Connect with us

Hi, what are you looking for?



Kenyan MPs reject local tribunal

NAIROBI, Kenya, Feb 12 – The main architects and financiers of last year’s post-election violence may now be tried at The Hague after Parliament rejected a Constitution Bill seeking to legalise a Special Tribunal to try them locally.

Ninety three Members of Parliament voted to shoot down the Bill, against 101 who supported it.

This in effect means that those behind the poll violence could find themselves facing trial at the International Criminal Court at The Hague. The government has also an option of re-introducing the Bill after six months.

MPs defied pleas from President Mwai Kibaki and Prime Minister Raila Odinga, who were in the House to lobby support for the Bill, by overwhelmingly voting against the Constitutional Amendment Bill.

“Honourable members we have the results of the division. The aye’s 101, the nay’s 93 and abstentions one. Total voted 194, ” the Speaker announced.

According to House rules if the government gains a majority of votes in a division but does not attain 65 percent of members (145) and the opposition’s numbers are above 35 percent (77) the motion is lost.

Since the opposition side garnered 91 votes the government lost the motion introduced by Justice Minister Martha Karua.
The government was working to beat the March 1st deadline for the tribunal to be set up as recommended by Justice Philip Waki who chaired a Commission of Inquiry into the Post election Violence.

Backbenchers and some Cabinet Ministers had vowed to ensure the Bill was thrown out of the House saying that government had rushed discussions on the Bill.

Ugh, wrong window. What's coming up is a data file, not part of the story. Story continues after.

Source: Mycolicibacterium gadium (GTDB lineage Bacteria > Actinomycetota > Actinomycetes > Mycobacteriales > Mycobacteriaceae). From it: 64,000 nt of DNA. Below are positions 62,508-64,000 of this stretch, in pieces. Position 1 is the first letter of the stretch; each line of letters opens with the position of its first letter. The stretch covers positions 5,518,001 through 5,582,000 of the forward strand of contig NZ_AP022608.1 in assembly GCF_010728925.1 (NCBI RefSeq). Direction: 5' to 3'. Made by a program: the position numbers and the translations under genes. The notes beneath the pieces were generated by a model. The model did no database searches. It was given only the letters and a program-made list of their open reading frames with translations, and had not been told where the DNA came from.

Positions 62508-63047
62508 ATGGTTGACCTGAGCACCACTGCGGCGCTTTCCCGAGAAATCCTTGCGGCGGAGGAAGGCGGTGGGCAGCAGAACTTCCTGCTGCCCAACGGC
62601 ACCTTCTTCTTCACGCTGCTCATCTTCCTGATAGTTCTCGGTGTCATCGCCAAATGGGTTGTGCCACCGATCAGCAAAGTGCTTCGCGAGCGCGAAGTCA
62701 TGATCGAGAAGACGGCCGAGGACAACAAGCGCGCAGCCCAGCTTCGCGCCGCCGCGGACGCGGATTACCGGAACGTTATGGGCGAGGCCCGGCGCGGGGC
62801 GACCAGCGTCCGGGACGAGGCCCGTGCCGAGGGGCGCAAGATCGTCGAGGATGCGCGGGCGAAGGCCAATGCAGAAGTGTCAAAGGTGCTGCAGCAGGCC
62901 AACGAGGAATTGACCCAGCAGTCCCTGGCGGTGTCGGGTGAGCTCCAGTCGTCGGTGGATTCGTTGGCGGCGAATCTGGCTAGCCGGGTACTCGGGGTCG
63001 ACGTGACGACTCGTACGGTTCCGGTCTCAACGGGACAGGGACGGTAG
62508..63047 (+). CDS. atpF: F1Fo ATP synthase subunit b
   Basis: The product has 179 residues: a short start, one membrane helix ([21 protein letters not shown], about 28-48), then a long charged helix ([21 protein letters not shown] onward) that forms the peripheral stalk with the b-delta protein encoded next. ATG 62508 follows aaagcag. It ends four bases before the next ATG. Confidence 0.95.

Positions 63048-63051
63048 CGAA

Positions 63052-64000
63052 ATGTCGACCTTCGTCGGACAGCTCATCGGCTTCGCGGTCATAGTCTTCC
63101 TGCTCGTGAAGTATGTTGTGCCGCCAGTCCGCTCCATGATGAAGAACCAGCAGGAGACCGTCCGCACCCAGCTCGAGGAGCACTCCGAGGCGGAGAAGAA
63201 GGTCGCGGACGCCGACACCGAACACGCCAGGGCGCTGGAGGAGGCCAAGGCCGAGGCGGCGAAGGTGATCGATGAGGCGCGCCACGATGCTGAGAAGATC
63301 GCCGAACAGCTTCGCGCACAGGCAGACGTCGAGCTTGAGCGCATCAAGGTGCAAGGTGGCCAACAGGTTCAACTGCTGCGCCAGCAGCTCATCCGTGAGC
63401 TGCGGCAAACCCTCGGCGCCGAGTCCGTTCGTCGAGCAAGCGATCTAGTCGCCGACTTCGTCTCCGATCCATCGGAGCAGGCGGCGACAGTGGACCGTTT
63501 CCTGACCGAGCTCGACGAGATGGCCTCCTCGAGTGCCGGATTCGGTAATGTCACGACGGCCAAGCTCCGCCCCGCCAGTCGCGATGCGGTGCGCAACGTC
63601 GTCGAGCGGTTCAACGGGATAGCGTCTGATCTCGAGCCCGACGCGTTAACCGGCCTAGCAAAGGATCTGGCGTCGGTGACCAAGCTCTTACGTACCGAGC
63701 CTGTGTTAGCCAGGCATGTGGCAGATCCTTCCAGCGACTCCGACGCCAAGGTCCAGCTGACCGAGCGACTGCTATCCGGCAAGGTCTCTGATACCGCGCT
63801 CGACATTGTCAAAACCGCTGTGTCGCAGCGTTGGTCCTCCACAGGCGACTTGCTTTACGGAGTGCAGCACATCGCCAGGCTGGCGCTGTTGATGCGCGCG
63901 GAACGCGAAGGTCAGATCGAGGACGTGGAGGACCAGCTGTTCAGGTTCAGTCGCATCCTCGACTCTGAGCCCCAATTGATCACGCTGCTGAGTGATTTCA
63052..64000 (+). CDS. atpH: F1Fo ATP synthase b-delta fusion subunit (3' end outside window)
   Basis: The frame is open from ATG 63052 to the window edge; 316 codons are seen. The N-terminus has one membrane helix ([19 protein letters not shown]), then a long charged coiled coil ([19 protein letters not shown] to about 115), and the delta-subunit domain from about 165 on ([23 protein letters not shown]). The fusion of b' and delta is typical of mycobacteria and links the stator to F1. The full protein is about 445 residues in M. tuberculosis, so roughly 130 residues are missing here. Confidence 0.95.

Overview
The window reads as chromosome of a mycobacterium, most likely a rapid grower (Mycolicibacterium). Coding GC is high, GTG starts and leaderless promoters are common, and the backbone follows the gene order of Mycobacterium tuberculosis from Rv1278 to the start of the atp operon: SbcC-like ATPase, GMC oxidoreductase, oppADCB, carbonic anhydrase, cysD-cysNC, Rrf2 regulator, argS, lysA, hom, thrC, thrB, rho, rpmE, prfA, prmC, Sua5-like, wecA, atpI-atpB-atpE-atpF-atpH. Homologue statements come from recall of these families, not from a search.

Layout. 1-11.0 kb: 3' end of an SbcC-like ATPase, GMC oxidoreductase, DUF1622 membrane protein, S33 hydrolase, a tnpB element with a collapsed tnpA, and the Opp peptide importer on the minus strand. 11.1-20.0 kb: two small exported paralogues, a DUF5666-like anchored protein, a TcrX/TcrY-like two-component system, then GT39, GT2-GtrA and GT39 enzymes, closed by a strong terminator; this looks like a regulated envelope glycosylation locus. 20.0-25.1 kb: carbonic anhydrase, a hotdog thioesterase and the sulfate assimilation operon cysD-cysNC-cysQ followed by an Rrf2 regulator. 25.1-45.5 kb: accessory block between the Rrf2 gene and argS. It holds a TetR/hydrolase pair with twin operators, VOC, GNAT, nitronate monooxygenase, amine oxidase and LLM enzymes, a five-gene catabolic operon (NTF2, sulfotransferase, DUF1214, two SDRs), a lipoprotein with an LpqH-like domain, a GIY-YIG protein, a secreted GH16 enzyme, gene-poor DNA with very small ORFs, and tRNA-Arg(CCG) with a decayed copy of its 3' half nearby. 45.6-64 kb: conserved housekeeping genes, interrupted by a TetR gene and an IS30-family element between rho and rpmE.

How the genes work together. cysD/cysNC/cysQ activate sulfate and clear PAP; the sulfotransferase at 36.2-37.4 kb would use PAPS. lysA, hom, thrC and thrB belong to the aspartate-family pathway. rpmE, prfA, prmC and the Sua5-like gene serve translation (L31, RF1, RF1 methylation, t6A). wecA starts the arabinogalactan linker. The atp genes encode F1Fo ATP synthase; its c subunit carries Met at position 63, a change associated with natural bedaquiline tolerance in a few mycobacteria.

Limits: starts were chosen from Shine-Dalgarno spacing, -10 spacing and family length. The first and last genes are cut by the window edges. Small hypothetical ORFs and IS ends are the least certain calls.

Imenti Central MP Gitobu Imanyara had told Capital News that legislators opposed to the Bill would ensure they had the necessary numbers to defeat it.

Advertisement. Scroll to continue reading.

“We have decided that we will provide the necessary quorum and then vote against the Bill, so Kenyans know who is for impunity. Let’s not be vague, let’s send the criminals to The Hague,” Mr Imanyara said.

Being a Constitutional Bill it can only be reintroduced in the House after six months.

It had been expected that the House would vote on the Bill on Tuesday next week following a ruling by Deputy Speaker Farah Maalim. Mr Maalim had deferred the vote after the House lacked quorum to vote for the Bill on Tuesday.

The House Business Committee which determines what comes before the Parliament however decided to go ahead with the vote.

Those who voted against the Bill were opposed to having post election violence suspect tried by a local tribunal and instead wanted them tried at the International Criminal Court at The Hague.

Those supporting the Bill said a special tribunal would preserve Kenya’s sovereignty.


More on Capital News